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A weak and distressed brown pelican recently crash-landed on a roof in Seaside, Ore. A plastic bag was wrapped around its neck so tightly that the bird couldn't breathe.

"The plastic bag could have killed him," said Sharnelle Fee, who runs the Wildlife Center of the North Coast, an Astoria rehabilitation facility for wild animals.

The animal recovered quickly and was released. It's unknown — perhaps unlikely — whether the plastic bag was Japanese tsunami debris. But the episode has wildlife researchers and advocates worried that this could be a deadly summer for coastal birds and wildlife.

Tsunami debris could be a hazard to animals. But so could the hordes of beachcombers scavenging the shore for it.

Recently, thousands of scraps of foam have begun washing up on peninsula shores along with other debris. That foam, if ingested, could cause serious harm to birds and other forms of aquatic life.

So far, Fee hasn't seen any sick animals linked to tsunami debris, but she believes it's probably only a matter of time before they start showing up.

"We haven't had a lot, but this is just the leading edge," Fee said, "It's gonna be an ongoing thing, and an incremental thing.

The prospect that tons of flotsam washing ashore could draw hordes of beachcombers to the coast this summer. On the Long Beach Peninsula, one of few coastal areas where beach driving is allowed, extra motorists could pose a hazard to wildlife, if not people, too.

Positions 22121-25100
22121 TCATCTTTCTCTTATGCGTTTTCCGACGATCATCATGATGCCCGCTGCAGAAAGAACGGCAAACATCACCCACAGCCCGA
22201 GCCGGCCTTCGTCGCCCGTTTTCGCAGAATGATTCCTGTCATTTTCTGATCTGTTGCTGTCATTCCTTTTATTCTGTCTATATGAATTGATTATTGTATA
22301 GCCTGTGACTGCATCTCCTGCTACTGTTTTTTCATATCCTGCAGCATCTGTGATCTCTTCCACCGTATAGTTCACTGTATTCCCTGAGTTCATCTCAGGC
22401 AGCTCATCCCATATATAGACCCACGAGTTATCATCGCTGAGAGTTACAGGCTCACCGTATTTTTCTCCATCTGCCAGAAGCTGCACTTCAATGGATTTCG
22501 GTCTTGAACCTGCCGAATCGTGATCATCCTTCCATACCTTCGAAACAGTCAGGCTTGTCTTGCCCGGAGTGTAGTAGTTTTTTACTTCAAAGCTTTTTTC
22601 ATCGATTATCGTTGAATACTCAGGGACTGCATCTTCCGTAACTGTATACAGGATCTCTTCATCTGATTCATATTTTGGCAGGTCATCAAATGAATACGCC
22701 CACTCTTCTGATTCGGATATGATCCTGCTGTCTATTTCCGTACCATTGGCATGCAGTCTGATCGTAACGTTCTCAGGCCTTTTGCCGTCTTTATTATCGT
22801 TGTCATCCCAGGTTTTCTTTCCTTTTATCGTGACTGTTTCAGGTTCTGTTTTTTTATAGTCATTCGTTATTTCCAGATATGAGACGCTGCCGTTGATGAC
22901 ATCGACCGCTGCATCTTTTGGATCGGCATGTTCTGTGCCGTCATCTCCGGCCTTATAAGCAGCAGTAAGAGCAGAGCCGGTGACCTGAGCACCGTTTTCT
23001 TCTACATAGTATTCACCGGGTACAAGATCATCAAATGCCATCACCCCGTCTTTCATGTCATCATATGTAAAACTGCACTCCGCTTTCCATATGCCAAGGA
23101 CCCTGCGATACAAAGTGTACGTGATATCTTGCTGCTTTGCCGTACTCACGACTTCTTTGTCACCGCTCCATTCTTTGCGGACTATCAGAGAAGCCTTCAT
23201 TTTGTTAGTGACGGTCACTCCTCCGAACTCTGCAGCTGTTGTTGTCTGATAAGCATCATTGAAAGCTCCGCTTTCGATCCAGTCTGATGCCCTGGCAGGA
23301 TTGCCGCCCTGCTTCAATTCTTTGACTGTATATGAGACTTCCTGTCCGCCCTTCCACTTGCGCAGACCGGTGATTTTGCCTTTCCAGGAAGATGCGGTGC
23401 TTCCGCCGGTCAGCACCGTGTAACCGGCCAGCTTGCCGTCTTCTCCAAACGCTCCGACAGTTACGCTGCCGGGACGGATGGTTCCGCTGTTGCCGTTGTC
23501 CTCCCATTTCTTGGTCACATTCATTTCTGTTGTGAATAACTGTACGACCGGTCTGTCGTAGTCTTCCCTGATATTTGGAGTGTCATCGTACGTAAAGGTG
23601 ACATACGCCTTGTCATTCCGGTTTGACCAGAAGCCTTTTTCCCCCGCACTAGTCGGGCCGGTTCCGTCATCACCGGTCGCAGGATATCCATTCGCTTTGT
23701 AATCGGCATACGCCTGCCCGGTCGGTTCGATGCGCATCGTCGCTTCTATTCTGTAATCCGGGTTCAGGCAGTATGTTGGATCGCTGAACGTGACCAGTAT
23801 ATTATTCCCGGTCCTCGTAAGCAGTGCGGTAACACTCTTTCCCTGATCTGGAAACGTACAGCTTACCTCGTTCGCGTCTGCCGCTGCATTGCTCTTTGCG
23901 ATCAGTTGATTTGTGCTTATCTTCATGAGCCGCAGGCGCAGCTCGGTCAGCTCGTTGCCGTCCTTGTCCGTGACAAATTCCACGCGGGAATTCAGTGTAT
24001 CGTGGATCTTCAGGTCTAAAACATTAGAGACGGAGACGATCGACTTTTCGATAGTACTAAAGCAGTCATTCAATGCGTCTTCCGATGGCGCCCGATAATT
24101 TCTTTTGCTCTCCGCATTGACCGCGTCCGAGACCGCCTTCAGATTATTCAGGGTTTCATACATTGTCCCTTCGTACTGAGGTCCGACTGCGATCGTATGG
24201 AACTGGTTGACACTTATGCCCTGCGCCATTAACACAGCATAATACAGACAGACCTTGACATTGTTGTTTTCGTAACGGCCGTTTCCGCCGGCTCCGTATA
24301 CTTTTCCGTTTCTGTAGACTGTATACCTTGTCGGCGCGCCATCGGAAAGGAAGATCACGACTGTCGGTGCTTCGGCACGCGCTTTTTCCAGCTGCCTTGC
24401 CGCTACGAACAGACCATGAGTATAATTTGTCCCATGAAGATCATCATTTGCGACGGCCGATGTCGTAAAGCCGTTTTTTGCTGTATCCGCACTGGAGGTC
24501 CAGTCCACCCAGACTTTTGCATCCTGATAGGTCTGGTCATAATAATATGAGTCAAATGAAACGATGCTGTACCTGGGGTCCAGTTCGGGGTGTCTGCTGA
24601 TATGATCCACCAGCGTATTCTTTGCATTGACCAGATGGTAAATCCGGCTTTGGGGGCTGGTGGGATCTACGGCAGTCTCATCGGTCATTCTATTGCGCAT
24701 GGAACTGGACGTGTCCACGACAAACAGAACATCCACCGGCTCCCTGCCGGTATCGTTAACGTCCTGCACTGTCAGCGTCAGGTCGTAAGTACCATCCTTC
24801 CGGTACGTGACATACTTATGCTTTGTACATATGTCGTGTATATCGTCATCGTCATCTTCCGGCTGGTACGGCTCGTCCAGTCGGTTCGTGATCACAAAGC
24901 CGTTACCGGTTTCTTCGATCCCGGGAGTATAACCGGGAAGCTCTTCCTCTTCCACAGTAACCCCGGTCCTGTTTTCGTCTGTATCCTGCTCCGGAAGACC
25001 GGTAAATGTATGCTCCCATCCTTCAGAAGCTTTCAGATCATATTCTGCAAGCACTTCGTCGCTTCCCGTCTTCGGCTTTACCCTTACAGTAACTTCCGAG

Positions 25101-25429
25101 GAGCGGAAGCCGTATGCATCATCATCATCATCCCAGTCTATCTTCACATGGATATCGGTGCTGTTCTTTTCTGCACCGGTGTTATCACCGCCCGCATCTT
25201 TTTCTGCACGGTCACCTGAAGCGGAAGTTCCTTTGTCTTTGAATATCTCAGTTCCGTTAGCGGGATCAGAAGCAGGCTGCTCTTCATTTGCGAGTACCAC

Though the speed limit is 25 mph, motorists often speed down the sand at faster speeds, oblivious to animals on the beach, Fee said.

"There's going to be more cars this year because people want to look for stuff. Be aware there's lots of seabirds out there," Fee said.

Beachcombers who encounter sick or injured animals should get them off the beach, if it seems safe to do so. "Capturing the animal, if safe, is the number-one priority," Fee said.

Captured animals should not be taken home. It's illegal, and birds especially can be very difficult to care for.

"These birds need specialized care by a licensed rehabilitator that has the facilities to care for them and the expertise to rehabilitate them," Fee said.

She encourages beach-goers not to release distressed animals before consulting with her or another animal rescue expert.

"If people are not comfortable catching something or don't know how, they can call us for advice," Fee said.

To report injured wildlife on the central and north Oregon Coast and the Long Beach peninsula, call the Wildlife Center of the North Coast in Astoria at (503) 338-0331.


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